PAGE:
KIMBELL ACQUIRES MASTERPIECE OF DUTCH FLOWER PAINTING
FORT WORTH—The Kimbell Art Museum announced today the acquisition of a major painting by Jacques de Gheyn II (1565-1629), one of the founders of flower painting in the Netherlands. Vase of Flowers with a Curtain, dated 1615, is one of the artist’s largest known flower paintings, measuring 43 ¼ x 29 ¼ inches (109.8 x 74.5 cm). De Gheyn never sold it and seems to have kept it in his studio as a showpiece—to demonstrate his skills in this relatively novel artistic genre.
Scholars have long recognized Vase of Flowers with a Curtain as a landmark in the history of flower painting even though it was a “lost” work, kept in a British private collection since 1924, never exhibited in public, and known only in the form of old, black-and-white reproductions. Its reappearance and acquisition by a museum is a significant event in the study of Dutch art. The work adds an important new dimension to the Kimbell’s collection, which hitherto lacked an example of Dutch flower painting or still life.
Commented Malcolm Warner, acting director of the Kimbell: “At any given moment there are many fine 17th-century Dutch flower paintings on the art market, most of which represent this particular kind of art perfectly well. The level of skill among its practitioners was so great that frankly it would be difficult to find a bad example. But for the Kimbell’s collection we were looking for one that was not only technically brilliant and representative of the genre but also quite outstanding in some way—a ‘destination’ piece. Highly unusual and maybe even unique in scale for this early date, and remarkable too for its grandeur and theatricality (note the touch of illusionistic showmanship in the painting of the green curtains), the De Gheyn was our answer.”
With much of its vibrant detail obscured under a yellowed and uneven varnish, the painting is currently in need of conservation treatment. This will be carried out over the next three or four months by chief conservator Claire Barry and her staff in the Kimbell’s conservation studio. Most museums prefer to acquire paintings in such an “untouched” state rather than cleaned for the market, trusting in their ability to see through superficial imperfections—and of course in the expertise of their own conservators. Fortunately, the De Gheyn has never fallen victim to overcleaning in the past and retains its thin glazes and fine details, as well as a clear signature and date. Its appearance will improve dramatically when the offending varnish is removed. The Kimbell will put the work on display in its galleries in July.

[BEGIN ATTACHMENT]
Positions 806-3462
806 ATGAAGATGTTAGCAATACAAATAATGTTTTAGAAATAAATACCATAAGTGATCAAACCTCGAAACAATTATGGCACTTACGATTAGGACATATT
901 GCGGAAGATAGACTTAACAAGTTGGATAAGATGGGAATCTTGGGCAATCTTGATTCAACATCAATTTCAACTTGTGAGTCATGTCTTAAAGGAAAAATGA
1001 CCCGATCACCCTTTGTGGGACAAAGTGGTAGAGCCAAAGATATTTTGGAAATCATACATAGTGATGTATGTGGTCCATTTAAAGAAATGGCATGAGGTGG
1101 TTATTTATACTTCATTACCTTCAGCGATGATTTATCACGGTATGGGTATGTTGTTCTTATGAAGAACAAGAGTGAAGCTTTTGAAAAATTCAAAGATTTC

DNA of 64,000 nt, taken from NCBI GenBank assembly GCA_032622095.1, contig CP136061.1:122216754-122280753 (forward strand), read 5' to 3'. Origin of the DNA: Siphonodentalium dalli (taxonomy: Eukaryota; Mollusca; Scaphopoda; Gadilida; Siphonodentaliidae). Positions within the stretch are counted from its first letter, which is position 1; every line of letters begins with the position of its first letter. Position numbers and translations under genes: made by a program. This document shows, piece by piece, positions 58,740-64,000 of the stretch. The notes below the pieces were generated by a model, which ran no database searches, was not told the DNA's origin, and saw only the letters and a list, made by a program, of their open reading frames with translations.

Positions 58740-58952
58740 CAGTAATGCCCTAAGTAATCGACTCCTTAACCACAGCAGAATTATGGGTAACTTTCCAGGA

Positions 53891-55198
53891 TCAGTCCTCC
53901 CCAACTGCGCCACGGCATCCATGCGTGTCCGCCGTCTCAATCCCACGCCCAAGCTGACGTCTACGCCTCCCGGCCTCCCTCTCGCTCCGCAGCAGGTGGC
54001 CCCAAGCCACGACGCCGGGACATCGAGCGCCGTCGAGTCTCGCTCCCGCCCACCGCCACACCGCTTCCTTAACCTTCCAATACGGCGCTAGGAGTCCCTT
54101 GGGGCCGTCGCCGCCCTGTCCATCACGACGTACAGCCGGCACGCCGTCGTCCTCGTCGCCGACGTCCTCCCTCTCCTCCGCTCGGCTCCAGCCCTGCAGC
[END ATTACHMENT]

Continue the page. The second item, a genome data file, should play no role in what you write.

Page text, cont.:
Jacob de Gheyn II
Jacob de Gheyn was one of the most exceptional draftsmen and printmakers of his generation and admired for his invention and range of subjects. He is also considered one of the fathers of flower painting in the Netherlands. Before turning to flower painting, De Gheyn trained in Haarlem, serving the great painter and printmaker Hendrik Goltzius (1558-1617). Goltzius was instrumental in teaching De Gheyn the art of drawing, and De Gheyn quickly proved himself a serious rival to his slightly older master—especially in the field of printmaking. This all changed in 1595, however, when De Gheyn married the wealthy Eva Stalpaert van der Wiele. She granted him financial security as well as important connections to the Dutch aristocracy. In consequence, he gradually gave up printmaking, focusing on the more dignified profession of painting. The couple was in Leiden between 1596 and 1601 and had moved definitively to The Hague by 1603.
As a painter, De Gheyn left a very small œuvre. Fewer than fifty paintings by him are known or documented, and of these, twenty-some survive today. Among the survivors is his Vanitas Still Life (1603) at the Metropolitan Museum of Art, New York. It is widely considered the first vanitas still life in Netherlandish art. He also painted religious, historical, and mythological subjects. Some of his pictures were commissioned by members of the House of Orange Nassau, including Prince Maurits of Orange and Prince Frederik Hendrik.
De Gheyn as Flower Painter
While living in Leiden during the late 1590s, De Gheyn met the French botanist Charles de l’Écluse (1526-1609), known as Carolus Clusius, who was director of the botanical gardens in Leiden. Clusius was one of the first naturalists to study flowers, and it was undoubtedly because of his influence that De Gheyn became attracted to the challenges of depicting flowers. His friend Karel van Mander (1548-1606) also relates that, having trained mainly in the monochromatic techniques of drawing and printmaking, De Gheyn appreciated flower painting because it gave him good practice in painting in colors.